Tempdb the “shared resource” or the “scratch pad” or even the “waste bin” as described by many names in SQL Server has of course a lot many important things to do but by very nature of any shared resource there is always issues in concurrent usage. For example creation and deletion of temp tables.
Tempdb contention is one of the most common performance issues in the field. One of the ways around contention problem without diving too deep into how and why it occurs, is to divide the tempdb data file into multiple files.
The tribe of DBAs under the guidance of grand priests of the craft and MS engineers have implemented trace flags and multiple files and it has been one of the things you don’t intuitively but have to research a little into.
If you will or already have deployed SQL Server 2016, you would notice that one of the tab in dialogues during setup that look different is the one where you setup Tempdb distribution.
SQL Server 2016 has come a long way forward and has offered much better if not entirely perfect solution. If you look at the following screenshot and consider the explanation below you will understand the whole story.
- Number of files – this will default to the lower value of 8 or number of logical cores as detected by setup. The value can be increased as required for a specific workload. The file names for secondary data files will follow the tempdb_mssql_#.ndf naming convention where # represents the file ordinal for each additional file.
- Initial size – is specified in MB and applies to each tempdb data file. This makes it easier to configure all files of same size. Total initial size is the cumulative tempdb data file size (Number of files * Initial Size) that will be created.
- Autogrowth – is specified in MB (fixed growth is preferred as opposed to a non-linear percentage based growth) and applies to each file. The default value of 64MB was chosen to cover one PFS interval. Since TF 1117 is enabled by default for tempdb, all files will grow at the same time by the specified size. Total autogrowth reflects the cumulative size the database will grow each time an autogrow is triggered.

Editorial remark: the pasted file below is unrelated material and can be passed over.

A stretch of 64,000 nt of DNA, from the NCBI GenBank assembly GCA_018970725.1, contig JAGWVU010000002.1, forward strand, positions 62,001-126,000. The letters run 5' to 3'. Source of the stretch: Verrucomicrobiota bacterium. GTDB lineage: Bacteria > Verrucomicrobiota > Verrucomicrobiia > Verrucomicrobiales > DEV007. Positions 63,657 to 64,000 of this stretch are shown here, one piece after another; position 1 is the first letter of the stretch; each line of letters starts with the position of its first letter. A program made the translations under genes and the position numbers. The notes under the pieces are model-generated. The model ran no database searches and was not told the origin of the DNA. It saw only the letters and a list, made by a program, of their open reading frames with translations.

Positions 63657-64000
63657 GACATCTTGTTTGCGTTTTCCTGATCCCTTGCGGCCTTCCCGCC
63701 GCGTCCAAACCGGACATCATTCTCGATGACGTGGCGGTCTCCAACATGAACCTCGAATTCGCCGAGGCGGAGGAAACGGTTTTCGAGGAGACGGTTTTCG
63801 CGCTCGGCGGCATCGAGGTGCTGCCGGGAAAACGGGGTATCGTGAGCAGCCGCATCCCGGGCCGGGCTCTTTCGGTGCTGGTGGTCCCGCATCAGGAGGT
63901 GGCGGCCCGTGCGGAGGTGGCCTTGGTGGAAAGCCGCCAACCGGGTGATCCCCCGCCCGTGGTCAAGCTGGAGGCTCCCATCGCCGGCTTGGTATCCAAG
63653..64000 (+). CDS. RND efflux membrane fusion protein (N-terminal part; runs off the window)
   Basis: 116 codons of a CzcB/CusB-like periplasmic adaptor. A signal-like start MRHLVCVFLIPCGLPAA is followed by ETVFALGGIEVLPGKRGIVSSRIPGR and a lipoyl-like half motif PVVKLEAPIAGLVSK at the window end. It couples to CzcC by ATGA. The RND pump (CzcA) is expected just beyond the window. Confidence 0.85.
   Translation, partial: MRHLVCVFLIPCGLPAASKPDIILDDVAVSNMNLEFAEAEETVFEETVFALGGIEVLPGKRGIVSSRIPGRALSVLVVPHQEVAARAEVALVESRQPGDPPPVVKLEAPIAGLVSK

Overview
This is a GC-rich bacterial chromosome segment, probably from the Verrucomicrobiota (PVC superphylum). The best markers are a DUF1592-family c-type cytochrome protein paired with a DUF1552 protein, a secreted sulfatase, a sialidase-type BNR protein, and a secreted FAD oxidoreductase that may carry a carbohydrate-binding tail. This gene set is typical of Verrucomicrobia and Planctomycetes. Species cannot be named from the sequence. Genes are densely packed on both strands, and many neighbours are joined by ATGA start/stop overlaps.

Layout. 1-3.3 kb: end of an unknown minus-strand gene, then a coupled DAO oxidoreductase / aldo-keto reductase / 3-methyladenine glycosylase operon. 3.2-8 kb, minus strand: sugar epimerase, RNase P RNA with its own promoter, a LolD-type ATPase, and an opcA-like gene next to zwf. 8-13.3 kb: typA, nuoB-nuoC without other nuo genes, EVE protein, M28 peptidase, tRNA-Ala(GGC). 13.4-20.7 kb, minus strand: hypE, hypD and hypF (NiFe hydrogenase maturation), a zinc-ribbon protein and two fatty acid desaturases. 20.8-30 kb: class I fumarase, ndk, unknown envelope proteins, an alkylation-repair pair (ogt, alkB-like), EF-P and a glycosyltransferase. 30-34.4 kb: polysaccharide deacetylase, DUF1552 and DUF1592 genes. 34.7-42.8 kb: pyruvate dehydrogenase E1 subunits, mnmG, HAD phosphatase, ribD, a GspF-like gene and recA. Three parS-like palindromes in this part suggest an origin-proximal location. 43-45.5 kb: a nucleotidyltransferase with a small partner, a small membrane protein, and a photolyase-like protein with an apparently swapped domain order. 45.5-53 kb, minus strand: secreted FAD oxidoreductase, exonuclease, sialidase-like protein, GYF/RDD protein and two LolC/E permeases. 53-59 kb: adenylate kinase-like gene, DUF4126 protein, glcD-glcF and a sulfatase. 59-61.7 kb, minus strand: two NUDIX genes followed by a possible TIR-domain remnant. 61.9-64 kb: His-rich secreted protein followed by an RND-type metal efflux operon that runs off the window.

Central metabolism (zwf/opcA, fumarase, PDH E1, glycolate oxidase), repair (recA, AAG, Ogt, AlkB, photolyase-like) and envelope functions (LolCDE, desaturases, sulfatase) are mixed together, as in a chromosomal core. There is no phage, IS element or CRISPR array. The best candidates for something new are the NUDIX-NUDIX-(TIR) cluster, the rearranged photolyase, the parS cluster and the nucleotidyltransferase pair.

Note: If you specify a very large initial size or autogrowth value, ensure that Instant File Initialization is enabled for SQL Server service startup account.
- Data directories – specify multiple folders/drives to spread the data files across several volumes. Each file will be placed in a round-robin manner. For example: if you have specified 8 data files and 3 volumes – files 1,4,7 will go to vol 1; files 2,5,8 will go to vol 2; files 3,6 will go to vol 3.
- Initial size – is specified in MB and log file with that size is created.
- Autogrowth – is specified in MB (fixed growth is preferred as opposed to a non-linear percentage based growth)
A default value of 64MB is provided to so that the number of Virtual Log Files (VLFs) during initial creation is a small and manageable number and with appropriate size so that the unused log space can be reclaimed easily.
Enabling all these configuration settings as part of the standard setup experience allows one to deploy and run at peak scalability levels.
Lastly but important
- Trace Flag 1118 reduces Shared Global Allocation Map (SGAM) contention.
- Trace Flag 1117 strictly forces all data files within the filegroup to grow at the same time.
With SQL Server 2016, the functionality of trace flags 1117 and 1118 have been enabled by default.